More and more, we are seeing Orcase in False Bay. They have come in to hunt the sevengill cow sharks that used to hang out in their dozens at Miller’s Point in Simon’s Town and can often be seen on the western side of False Bay – probably searching for more.
Also suspected of chasing the great white sharks from Seal Island (where, news has it, the sevengill cow sharks have moved to), they have also been seen hunting huge pods of dolphins (which, on its own was an amazing site).
The front page of “The Argus”, our local Cape Town newspaper, featured an amazing photo of a Killer Whale with a huge dolphin in its mouth a few years ago.
We also saw Orcase in Tofo (Mozambique) on one of our trips there. It was fascinating to watch them hunting. In this case, they were hunting a mother humpback whale and her calf and the chase went on for hours.
About Orcas (also known as Killer Whales):
There are 3 distinct species of these warm blooded, air breathing mammals: Resident Orcas, Transient Orcas, and Off-shore Orcas. The main factors which set each species apart are social behavior, physical appearance, preferred food, and vocal dialects. At this stage, there is little known of the Off-Shore species as they are seldom seen in protected coastal waters. Although the travelling ranges of Residents, Transients and Off-shores overlap, they have never been seen to mix.
Resident Orcas eat predominantly fish and although they are often seen in the vicinity of other marine mammals they usually ignore them. Transients, in contrast to Residents, feed almost exclusively on marine mammals or seabirds. The favoured prey of transients is harbour seals, sea lions, and porpoises. Very little is known about the diet of the Off Shore species, but it is believed that they prey on fish for at least part of the year, however preying on Marine Mammals is also possible.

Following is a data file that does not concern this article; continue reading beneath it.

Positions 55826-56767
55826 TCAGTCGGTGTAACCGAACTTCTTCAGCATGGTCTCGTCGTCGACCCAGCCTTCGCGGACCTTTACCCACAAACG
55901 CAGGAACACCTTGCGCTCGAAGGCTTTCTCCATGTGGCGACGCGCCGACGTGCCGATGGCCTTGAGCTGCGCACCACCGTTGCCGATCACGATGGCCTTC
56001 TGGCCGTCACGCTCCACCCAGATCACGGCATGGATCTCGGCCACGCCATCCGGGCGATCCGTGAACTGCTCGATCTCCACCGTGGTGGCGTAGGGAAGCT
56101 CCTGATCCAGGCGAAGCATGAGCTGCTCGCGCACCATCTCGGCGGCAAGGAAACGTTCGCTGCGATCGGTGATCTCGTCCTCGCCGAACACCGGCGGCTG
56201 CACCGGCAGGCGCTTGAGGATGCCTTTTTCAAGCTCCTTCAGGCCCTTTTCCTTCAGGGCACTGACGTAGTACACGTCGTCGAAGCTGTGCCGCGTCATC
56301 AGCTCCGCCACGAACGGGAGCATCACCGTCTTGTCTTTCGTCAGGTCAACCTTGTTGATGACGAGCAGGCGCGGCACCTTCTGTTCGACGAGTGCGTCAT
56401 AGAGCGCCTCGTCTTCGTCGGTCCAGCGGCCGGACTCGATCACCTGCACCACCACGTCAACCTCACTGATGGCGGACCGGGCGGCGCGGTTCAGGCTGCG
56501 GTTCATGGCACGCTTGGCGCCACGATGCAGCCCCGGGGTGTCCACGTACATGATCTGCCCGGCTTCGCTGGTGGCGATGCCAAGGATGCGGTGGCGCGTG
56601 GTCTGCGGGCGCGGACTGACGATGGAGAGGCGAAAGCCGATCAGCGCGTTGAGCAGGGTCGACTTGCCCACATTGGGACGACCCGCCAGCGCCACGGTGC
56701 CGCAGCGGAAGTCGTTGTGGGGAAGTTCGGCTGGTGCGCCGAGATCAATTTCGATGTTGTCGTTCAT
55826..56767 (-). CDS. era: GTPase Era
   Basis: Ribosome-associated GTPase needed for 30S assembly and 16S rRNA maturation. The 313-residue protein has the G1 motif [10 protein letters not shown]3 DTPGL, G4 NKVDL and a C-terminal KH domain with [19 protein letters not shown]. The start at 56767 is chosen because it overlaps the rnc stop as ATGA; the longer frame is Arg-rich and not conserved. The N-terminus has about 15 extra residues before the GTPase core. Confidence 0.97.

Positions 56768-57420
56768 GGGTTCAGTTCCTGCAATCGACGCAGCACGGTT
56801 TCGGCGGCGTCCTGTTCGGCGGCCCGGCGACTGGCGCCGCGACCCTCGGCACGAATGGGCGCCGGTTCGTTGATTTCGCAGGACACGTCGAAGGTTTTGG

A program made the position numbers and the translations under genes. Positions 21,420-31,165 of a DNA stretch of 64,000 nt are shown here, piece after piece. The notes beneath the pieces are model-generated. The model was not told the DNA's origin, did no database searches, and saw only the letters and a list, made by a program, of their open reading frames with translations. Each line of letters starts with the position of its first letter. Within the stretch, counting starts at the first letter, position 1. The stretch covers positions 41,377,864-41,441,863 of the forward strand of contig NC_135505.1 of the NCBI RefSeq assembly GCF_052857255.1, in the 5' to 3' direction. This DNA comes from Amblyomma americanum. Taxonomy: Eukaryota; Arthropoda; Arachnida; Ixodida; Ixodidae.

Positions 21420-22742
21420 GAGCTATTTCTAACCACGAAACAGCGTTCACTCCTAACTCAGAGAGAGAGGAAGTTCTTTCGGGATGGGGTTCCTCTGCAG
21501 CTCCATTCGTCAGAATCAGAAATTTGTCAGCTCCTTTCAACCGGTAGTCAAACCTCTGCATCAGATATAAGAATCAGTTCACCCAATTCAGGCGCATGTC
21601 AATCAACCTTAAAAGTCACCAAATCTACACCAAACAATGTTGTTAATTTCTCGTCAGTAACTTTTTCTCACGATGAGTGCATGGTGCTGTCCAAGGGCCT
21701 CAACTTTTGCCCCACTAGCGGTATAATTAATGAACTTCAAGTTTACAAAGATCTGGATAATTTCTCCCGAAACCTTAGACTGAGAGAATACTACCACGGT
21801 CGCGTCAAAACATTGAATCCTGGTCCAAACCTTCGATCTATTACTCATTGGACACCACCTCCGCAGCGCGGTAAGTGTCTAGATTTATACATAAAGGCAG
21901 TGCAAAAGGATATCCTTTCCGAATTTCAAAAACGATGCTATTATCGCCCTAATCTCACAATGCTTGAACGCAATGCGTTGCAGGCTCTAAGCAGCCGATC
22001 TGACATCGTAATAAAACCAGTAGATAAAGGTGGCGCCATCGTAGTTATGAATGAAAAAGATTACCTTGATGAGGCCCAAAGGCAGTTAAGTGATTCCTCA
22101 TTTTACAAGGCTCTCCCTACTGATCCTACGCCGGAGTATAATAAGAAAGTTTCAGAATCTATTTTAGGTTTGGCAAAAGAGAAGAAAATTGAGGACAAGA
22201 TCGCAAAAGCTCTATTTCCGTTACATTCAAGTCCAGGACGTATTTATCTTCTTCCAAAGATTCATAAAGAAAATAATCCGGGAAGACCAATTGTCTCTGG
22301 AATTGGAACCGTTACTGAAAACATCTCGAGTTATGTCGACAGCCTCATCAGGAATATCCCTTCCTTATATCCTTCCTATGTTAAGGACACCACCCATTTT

Orcas often hunt cooperatively in pods for food. They work together to encircle and herd prey into a small area before attacking. When hunting a large whale, a pod of Orcas may attack from several angles (generally transients).
The conical and interlocking teeth of Orcas are well suited for a wide variety of prey, from small schooling fish to large whales. The number of teeth varies among individuals – but there are usually 10 to 14 teeth on each side of the jaw, a total of 40 to 56 teeth. Each tooth is about 7.6 cm (3 in.) long and approximately 2.5 cm (1 in.) in diameter.
Adult Orcas eat approximately 3% to 4% of their body weight in food per day, fully weaned calves can eat up to approximately 10% of their body weight during growth periods.
Males, or bulls, begin maturing at 12 to 14 years of age and attain physical maturity at about 20 years. Most males probably reach a length of 8 to 9 metres. Females, or cows, average about 7 metres in length and reach reproductive maturity at about 14 to 15 years.
Source: Whale Images.com